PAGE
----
Does a Black, transgender woman from a barrio (working class neighborhood) with limited economic opportunities have the same possibilities as someone who comes from an affluent family, and specifically for accessing health and education?
In 2016, “success stories” of trans women were published, most of whom were part of the latter group. From the first group in Venezuela is Rummie Quintero, a dance teacher and activist. Thanks to Rummie, as well as other comrades, the right to have an identity document with all the visible elements of one’s identified gender can be put into practice, under the statute of article 21 of the Constitution which protects the right to develop one’s personality in freedom. This is the first step toward achieving full identity changes for trans people.
For Rummie, regardless of social class, trans women have fought against prejudice and machismo, and the achievements of one trans person is a triumph for the entire population. Nonetheless, she reflects on the responses that those who have greater opportunities and affluence should guarantee for the struggle.
“Some trans people, to be able to secure some stability and to become professionals first lived under their privileges of socially being men. Very few of us have managed to be who we are by assuming a gender expression from an early age. It was difficult for me to start hormone treatments, [because of my] fear of drugs, so I decided to work on my body naturally, with physical training, I transformed my body to that of a powerful woman. I was also afraid of making a radical change because of the fear of rejection from my family, but I had and I have a lot of support, and although they did not like my decision, they never rejected me or took me out of their lives.”
It is a Social Class Issue
In 2014, Redlactrans presented their Research Report on Trans People’s Access to Economic, Social and Cultural Rights in Latin America and the Caribbean, which reveals that trans people across the entire region “face a social situation that in the best of cases can be described as ‘very worrying’ and in most countries is frankly ‘critical’.”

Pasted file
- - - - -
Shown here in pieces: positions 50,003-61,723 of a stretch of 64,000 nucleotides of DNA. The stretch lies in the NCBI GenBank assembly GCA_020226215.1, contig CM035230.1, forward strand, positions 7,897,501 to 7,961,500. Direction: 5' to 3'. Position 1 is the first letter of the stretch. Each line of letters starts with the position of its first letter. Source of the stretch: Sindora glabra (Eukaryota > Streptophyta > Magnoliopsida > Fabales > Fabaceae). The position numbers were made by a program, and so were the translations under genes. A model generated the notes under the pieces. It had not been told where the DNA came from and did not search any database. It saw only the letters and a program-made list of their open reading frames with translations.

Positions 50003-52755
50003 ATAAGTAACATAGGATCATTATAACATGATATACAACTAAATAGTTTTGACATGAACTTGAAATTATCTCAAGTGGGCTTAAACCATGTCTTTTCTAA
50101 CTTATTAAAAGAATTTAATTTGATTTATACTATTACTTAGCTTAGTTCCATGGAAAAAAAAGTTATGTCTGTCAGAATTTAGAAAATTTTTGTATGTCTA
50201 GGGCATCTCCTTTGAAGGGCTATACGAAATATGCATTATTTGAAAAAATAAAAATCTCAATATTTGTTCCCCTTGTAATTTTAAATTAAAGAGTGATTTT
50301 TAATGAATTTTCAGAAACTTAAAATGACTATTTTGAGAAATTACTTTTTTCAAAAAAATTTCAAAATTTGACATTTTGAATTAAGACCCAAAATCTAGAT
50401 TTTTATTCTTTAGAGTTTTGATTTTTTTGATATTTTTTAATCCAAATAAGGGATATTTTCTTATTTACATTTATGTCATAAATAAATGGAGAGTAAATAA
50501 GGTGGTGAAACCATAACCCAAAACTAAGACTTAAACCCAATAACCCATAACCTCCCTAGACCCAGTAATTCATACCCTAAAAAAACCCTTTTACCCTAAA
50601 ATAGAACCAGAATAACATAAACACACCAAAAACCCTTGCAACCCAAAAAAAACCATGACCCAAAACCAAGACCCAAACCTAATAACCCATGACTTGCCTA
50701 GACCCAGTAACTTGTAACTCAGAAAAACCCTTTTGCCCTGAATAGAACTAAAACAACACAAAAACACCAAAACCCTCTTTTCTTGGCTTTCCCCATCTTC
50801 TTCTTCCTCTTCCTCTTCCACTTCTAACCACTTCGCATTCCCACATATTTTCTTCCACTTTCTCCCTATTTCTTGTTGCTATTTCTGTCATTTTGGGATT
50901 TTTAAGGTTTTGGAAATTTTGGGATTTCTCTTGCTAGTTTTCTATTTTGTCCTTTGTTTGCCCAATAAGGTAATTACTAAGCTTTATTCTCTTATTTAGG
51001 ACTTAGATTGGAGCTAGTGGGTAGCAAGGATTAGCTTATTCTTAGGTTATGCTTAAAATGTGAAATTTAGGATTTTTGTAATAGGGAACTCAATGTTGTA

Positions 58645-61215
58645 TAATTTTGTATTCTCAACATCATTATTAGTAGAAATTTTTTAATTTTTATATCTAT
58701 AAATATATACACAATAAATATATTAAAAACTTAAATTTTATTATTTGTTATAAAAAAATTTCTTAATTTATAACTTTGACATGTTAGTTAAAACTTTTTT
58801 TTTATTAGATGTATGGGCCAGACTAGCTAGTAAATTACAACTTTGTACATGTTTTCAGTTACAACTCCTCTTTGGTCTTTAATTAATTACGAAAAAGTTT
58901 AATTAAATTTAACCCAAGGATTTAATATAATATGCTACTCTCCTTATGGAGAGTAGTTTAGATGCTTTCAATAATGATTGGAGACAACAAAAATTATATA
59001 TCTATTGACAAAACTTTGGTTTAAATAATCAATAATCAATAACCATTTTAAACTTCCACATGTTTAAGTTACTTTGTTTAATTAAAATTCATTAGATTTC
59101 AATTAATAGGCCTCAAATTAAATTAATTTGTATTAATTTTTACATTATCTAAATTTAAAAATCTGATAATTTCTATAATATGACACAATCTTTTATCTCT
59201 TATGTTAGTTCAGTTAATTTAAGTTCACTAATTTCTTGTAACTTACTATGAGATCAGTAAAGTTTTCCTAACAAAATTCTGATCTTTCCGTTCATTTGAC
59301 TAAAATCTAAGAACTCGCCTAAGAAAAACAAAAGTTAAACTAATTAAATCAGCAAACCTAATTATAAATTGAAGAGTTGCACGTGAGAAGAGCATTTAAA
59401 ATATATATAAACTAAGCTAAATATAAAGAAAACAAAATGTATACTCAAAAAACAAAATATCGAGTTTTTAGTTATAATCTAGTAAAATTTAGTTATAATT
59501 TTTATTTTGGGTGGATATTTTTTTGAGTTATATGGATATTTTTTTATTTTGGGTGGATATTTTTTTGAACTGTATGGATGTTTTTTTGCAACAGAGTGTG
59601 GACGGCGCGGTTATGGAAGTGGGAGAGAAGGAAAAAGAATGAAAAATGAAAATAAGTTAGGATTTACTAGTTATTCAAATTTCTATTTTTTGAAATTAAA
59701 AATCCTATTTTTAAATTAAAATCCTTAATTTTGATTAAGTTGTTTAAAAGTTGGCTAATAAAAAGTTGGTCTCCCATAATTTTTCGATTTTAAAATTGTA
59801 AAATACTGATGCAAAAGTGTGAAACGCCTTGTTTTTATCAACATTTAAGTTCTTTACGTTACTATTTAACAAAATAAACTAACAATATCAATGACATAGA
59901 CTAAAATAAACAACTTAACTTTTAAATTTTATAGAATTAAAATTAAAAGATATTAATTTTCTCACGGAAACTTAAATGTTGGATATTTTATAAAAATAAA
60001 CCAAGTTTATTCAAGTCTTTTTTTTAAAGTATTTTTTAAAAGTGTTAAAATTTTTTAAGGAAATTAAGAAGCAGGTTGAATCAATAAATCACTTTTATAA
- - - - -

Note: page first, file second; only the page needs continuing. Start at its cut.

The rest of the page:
This same research reports that 80% of trans women murdered are under the age of 35, and do not have easy access to comprehensive health care, nor do they perform periodic check-ups. For those who cannot afford private health care their main obstacle is “the lack of preparation, sensitization and training of staff and health system professionals to care for transgender people. The treatment they provide does not have a human rights approach and in most cases the gender identity of trans persons is not respected, nor the name they are presented with. “
On the other hand, it is also evident that “the majority of trans people do not own their own homes and it is extremely difficult to rent. The main difficulty in accessing housing, land, or credit is the impossibility of demonstrating economic solvency if there is no record of formal employment. And, of course, ubiquitous stigma and discrimination add complexity to the situation and create difficulties even in the few cases where the usual requirements are fulfilled.”
Seeing these great difficulties Rummie’s case becomes an example of struggle: she never had a “formal job”. When she was very young she went to a job interview to apply for an administrative position with the Central Bank of Venezuela and she got the post but did not start: “I suddenly realized that I would have to disguise myself everyday as something [someone] that I wasn’t”.